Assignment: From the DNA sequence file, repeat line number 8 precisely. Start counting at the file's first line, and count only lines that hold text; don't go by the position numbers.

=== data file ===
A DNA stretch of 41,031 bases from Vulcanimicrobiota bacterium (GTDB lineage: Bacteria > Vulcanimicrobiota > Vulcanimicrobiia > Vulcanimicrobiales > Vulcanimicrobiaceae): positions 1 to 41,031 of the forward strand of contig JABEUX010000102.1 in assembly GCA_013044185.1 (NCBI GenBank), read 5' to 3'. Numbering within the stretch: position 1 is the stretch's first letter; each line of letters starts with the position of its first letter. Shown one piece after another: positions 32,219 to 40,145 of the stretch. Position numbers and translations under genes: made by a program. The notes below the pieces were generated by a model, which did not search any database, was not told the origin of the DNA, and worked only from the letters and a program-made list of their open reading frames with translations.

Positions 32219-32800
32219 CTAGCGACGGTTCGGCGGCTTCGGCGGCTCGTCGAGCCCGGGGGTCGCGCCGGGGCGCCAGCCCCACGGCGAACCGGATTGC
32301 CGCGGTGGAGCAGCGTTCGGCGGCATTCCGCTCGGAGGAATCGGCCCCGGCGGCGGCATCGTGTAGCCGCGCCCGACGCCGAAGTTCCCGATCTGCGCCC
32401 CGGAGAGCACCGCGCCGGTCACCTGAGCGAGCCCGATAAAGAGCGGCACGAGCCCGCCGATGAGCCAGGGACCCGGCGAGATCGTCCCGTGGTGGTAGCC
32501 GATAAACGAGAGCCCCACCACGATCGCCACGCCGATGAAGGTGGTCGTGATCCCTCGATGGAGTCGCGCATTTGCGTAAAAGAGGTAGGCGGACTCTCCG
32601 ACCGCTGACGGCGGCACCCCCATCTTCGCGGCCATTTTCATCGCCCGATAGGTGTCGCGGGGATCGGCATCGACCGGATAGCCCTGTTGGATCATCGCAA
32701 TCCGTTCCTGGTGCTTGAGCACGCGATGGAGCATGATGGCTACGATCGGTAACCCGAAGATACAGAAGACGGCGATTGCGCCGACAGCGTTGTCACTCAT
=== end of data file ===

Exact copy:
32701 TCCGTTCCTGGTGCTTGAGCACGCGATGGAGCATGATGGCTACGATCGGTAACCCGAAGATACAGAAGACGGCGATTGCGCCGACAGCGTTGTCACTCAT